By Marlo Ihler
In 1960, author Harper Lee published what was to become one of the most influential novels in American history, To Kill a Mockingbird. Ironically when it was first published she was told not to expect it to sell more than a couple thousand copies. It quickly became a sensation, and now, over fifty years later, it has never been out of print, has sold over thirty million copies and has been translated into forty languages (Harper Collins, 2008). It also received the Pulitzer Prize for Fiction in 1961, among other awards garnered over the years.
Lee, born in 1926, has stated that her novel is not an autobiography, though the basis of the story and its characters reflect her life growing up in Monroeville, Alabama, during the Great Depression. The central family’s last name, Finch, is the same as Lee’s mother’s maiden name; her father was a lawyer, like Atticus Finch; Lee, too, studied law before pursuing her writing career; her best friend growing up, Truman Capote, was the inspiration for the character of Dill; the trial in the novel reflects a famous trial of the time (the Scottsboro trial); the fictional setting of Maycomb County bares resemblance to Monroeville (Joyce Moss and George Wilson, Literature and Its Times, 1997, vol. 3, p. 390, 395).
Within two years of publishing the novel, it was adapted by director Robert Mulligan into a highly acclaimed film, starring Gregory Peck. The film won three Oscars, including one for Peck’s portrayal of Atticus.
By 1970, writer Christopher Sergel was working on a stage adaptation. Lee was always very cautious and careful about whom she would permit to use her story. Sergel was given permission to copyright his adaptation, which premiered in 1991 at the Paper Mill Playhouse in Millburn, New Jersey. During the twenty years it took him to adapt the play, he made countless revisions, and even after it premiered he continued to revise it. Interestingly, it was originally intended for middle schools and high schools, but has since become a popular favorite of regional theatres across the nation (www.talkingbroadway.com).
It also enjoys an annual performance at the courthouse in Lee’s hometown of Monroeville every spring, though Lee, who still lives there, does not attend. She remains “deeply private and defiantly silent” about her novel. The play has basically become a Passion play for the community, and “with its strong moral statement . . . has inspired the citizens of Monroeville” (Albert Murray, New York Times: Long Lives the Mockingbird, Aug. 9, 1998).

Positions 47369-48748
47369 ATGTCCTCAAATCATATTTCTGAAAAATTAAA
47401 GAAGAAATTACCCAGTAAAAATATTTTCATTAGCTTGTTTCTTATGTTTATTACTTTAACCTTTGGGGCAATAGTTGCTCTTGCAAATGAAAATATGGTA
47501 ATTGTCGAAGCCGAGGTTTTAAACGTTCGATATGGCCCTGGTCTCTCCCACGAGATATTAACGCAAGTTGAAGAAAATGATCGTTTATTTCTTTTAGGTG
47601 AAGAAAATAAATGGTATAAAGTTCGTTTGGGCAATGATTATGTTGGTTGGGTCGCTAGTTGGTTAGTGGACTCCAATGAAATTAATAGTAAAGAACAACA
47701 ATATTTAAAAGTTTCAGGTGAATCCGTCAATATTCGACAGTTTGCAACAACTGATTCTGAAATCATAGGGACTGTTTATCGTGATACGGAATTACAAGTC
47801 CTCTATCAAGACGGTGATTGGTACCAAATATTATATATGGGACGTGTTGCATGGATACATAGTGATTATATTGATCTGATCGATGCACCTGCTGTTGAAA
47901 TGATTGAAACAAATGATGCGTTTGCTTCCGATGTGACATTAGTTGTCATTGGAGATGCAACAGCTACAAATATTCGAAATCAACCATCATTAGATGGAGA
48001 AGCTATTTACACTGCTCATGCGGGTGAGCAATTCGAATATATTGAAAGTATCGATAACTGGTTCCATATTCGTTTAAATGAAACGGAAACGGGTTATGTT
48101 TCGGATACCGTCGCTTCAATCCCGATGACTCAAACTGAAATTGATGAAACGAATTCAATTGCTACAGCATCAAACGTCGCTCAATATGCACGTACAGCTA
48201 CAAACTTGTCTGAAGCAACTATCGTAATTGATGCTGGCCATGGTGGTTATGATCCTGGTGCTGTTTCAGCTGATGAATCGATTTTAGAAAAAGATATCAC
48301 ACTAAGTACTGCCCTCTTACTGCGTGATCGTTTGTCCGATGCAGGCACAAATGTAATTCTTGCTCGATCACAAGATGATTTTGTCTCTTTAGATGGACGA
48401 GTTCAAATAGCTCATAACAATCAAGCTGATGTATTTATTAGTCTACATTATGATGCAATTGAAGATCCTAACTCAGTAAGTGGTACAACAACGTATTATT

Sergel’s version of To Kill a Mockingbird was only one of many stage adaptations he did during his lifetime. He loved the theatre and did dramatic adaptations of other well-known books including Sherwood Anderson’s Winesburg, Ohio, which ran on Broadway, Cheaper by the Dozen, The Mouse That Roared, Up the Down Staircase, and Black Elk Speaks. He also wrote other plays and musicals, including Fame, Get Smart, Meet Me in St. Louis, The Outsiders, and Pillow Talk.
His personal background was as varied as the plays he adapted and wrote. Born in 1918 in Iowa City, Iowa, he lived a life full of adventure. Following his graduation from the University of Chicago, he served in World War II as a lieutenant commander in the U.S. Merchant Marines and taught celestial navigation. Later, he spent two years as the captain of the schooner Chance in the South Pacific. Then as a writer for Sports Afield magazine, he lived in the African bush for a year (www.nytimes.com/1993/05/12/obituaries).
In 1970, the same year he began adapting To Kill a Mockingbird, he became president of Dramatic Publishing, a play publishing and leasing company founded in 1885 by his great uncle, Charles Sergel. According to their website, his “greatest adventures and deepest love” in life was the work he did at Dramatic Publishing (www.dramaticpublishing.com/AuthorBio.php?titlelink=9848). He was considered a “generous and spirited mentor” to numerous playwrights and authors, attracting to the company many fine writers of the 1970s and ‘80s such as Arthur Miller, Roald Dahl, Ray Bradbury, and E.B. White. He once said he “hoped to be remembered as a ‘true friend and a good writer,’” like E.B. White’s famous spider, Charlotte.
Sergel served as Dramatic Publishing’s president until he died in 1993 at age 75 in Wilton, Connecticut, from heart failure.